Elegant and Practical Homestead Gardening

Our shift from an urban hobby farm to a more sustainable homestead gardening concept began with a search for a specific property that would work for our purpose. Off grid and lakeside was important as was at least an acre of plantable property. We took our time and waited until the perfect opportunity crossed our path. It took three years, but when it took shape, we were prepared and ready for the change.

Our new property had a good well drilled far below the frost line at 650 feet, full-sun front yard to accommodate the solar panels and septic system and plenty of free-range potential for the chickens. We had found our paradise and are now knee-deep in improvements, including the new homestead gardening plot.

Homestead Gardening

Homestead gardening for us means adding a significant portion of food to our kitchen through our own efforts. On the livestock-side, we've added meat chickens to our egg flock, and this Spring we will be inserting two bee hives into the mix. But the heart and soul of any pantry-enhancing project is the garden itself. Ours started with situating it in full sun and running a six-foot deer fence around it. Next came the four by four raised beds and square foot soil blend.

The first crop we put in actually went down before the first frost. Garlic is a staple crop for any well-designed food plot and our homestead gardening plan would be incomplete without it. Rather than planting seedlings our first year, we will be buying young plants at our local greenhouse to reduce our effort and to focus more on design and experimentation. Taking out the 'grow our own seeds' factor of the experience gives us a known variable for judging success.

Homestead Vegetable Garden

Our homestead vegetable garden consists of the usual suspects that are traditional preservation candidates. Tomatoes, peppers, beans, peas and fruits as well as immediate gratification staples like butternut and summer squash and zucchini. The more flexible a veggie is for recipe preparation, the more stock we put into growing it.

One of the larger changes we've made to our homestead vegetable garden was the increase in sweet fruits to our harvest. On the downward slope of the food plot we have a healthy blackberry and raspberry patch, groomed to be accessible for summer grazing. There are petite blueberry bushes scattered throughout the property and we're investigating planting a couple of fruiting trees to round out our flavor selection. Homestead gardening is a mindful experiment in balancing what we would like to have and what we can successfully grow in our planting zone.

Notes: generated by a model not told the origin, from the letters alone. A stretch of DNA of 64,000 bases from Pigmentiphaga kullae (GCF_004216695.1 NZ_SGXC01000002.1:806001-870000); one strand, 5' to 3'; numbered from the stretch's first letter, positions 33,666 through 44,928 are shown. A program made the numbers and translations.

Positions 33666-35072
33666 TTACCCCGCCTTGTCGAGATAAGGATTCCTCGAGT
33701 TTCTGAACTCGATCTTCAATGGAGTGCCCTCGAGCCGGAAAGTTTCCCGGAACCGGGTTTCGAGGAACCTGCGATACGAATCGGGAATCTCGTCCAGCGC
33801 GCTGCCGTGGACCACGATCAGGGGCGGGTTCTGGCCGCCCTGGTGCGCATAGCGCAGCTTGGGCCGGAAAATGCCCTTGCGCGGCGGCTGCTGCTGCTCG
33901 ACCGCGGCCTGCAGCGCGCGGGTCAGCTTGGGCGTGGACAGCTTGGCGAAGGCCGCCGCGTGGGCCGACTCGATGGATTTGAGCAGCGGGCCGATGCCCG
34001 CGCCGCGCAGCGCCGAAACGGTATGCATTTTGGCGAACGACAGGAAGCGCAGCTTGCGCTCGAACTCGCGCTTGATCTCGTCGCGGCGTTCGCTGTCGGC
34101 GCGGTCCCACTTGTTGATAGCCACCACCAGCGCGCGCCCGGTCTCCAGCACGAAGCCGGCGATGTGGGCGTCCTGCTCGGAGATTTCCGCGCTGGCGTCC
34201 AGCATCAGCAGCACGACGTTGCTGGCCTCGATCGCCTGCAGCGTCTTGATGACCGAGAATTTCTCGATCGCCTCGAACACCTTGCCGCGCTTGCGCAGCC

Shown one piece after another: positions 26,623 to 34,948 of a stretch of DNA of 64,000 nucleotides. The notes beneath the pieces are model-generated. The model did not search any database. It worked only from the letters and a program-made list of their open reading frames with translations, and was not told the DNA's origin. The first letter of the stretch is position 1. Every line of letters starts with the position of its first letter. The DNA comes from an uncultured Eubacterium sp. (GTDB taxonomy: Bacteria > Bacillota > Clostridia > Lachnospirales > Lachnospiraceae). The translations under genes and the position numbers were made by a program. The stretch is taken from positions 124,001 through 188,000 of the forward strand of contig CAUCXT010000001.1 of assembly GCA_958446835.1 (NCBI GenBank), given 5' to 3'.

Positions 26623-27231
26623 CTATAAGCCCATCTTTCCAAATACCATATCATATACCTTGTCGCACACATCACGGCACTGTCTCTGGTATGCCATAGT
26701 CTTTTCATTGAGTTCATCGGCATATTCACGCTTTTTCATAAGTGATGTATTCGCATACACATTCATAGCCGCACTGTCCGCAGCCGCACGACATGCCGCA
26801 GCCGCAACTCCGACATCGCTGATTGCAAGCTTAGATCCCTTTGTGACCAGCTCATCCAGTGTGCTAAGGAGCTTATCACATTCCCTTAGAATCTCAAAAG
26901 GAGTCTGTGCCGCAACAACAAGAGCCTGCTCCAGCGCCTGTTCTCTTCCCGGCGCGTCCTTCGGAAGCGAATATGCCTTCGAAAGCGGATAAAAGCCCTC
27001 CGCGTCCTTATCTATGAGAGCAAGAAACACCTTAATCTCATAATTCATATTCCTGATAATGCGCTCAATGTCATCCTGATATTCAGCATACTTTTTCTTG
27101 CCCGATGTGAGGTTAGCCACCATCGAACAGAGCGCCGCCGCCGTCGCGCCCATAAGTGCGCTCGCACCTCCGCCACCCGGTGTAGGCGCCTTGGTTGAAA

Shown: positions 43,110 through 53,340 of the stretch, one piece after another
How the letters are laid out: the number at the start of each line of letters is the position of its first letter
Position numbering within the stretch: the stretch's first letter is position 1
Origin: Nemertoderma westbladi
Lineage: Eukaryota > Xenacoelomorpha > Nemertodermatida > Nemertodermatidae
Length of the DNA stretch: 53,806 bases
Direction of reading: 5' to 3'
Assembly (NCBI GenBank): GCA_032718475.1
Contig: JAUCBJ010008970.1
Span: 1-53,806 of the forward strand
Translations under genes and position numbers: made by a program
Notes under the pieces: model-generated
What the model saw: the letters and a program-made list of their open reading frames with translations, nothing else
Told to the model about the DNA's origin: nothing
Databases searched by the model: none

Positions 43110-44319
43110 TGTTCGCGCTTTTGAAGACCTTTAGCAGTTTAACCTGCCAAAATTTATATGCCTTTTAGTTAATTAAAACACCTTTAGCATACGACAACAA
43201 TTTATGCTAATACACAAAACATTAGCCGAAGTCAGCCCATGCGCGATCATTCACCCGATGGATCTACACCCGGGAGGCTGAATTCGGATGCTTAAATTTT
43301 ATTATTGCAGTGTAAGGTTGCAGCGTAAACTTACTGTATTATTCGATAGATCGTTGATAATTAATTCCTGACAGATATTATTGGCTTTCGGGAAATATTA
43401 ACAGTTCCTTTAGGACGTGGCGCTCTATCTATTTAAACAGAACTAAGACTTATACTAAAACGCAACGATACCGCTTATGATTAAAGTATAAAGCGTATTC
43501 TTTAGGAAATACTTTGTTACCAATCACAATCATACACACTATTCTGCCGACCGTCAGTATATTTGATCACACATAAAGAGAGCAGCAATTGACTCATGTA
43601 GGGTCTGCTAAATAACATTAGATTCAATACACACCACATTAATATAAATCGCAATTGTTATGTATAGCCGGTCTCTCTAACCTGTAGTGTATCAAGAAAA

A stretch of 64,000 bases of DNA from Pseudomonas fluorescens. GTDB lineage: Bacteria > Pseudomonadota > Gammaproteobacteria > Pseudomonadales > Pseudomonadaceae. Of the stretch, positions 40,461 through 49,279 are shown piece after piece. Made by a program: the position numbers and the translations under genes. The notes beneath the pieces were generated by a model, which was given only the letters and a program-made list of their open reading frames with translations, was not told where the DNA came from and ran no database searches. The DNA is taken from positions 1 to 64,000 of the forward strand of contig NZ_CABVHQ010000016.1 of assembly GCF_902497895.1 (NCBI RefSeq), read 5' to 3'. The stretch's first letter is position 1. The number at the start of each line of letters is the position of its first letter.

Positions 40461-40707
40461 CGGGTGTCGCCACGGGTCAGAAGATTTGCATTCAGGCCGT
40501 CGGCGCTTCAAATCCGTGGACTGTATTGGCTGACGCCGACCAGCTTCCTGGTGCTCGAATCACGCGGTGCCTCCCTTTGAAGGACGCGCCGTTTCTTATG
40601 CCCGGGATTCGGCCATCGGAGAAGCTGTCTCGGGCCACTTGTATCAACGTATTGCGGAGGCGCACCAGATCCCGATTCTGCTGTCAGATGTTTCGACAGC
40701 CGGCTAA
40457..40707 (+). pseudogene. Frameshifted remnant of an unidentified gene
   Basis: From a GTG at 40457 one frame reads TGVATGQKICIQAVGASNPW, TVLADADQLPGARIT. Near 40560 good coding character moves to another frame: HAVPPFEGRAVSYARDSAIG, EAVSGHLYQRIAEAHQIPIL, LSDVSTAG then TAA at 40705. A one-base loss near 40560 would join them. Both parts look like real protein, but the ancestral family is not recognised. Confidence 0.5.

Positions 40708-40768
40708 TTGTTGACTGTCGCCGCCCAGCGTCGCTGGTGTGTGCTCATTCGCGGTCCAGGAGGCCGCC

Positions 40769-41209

Living Off the Grid Growing Food

Our approach to living off the grid growing food means a dedication to an organic garden ideology. We compost what we can, use no chemical fertilizers or pesticides and practice a philosophy that means if you can eat it off the plant without worrying about poisoning yourself, it works in our book. Our food goes straight from garden to table sometimes with a side venture to the canning shelves. We experiment with recipes and recognize the fullness of flavor that a well-planted garden can produce. 

From a practical standpoint, living off the grid growing food means the incorporation of rain barrels and a trickle hose hooked up to our well water spigot. Our planned hothouse/greenhouse will be independent from our home energy grid by having it's own solar array and perhaps a pot-belly wood stove for a snuggly, feel-good atmosphere. We produce not only our own food, but our own energy for growing it as well. Sunlight, well water and cord wood. What a way to live.

Gardening Tips for Spring

Winter may be a slight downtime for us in terms of growing food, but the chickens still eat and produce fertilizing manure, the seed catalogues begin to fill our mailbox and the canning shelves are slowly being depleted. Our gardening tips for Spring include warming up the planting beds with black landscape cloth to get a jump on the growing season, checking the integrity of the fencing against deer and other assorted grazers, segregation of the chickens from the beds and planning our planting calendar and layout so we're not scrambling when the young plants arrive. 

In all things, homestead gardening is a direct connection between the environment and our family's wellbeing.

We love to hear from you and would enjoy getting your perspective on homestead gardening. Please add to the conversation by commenting below.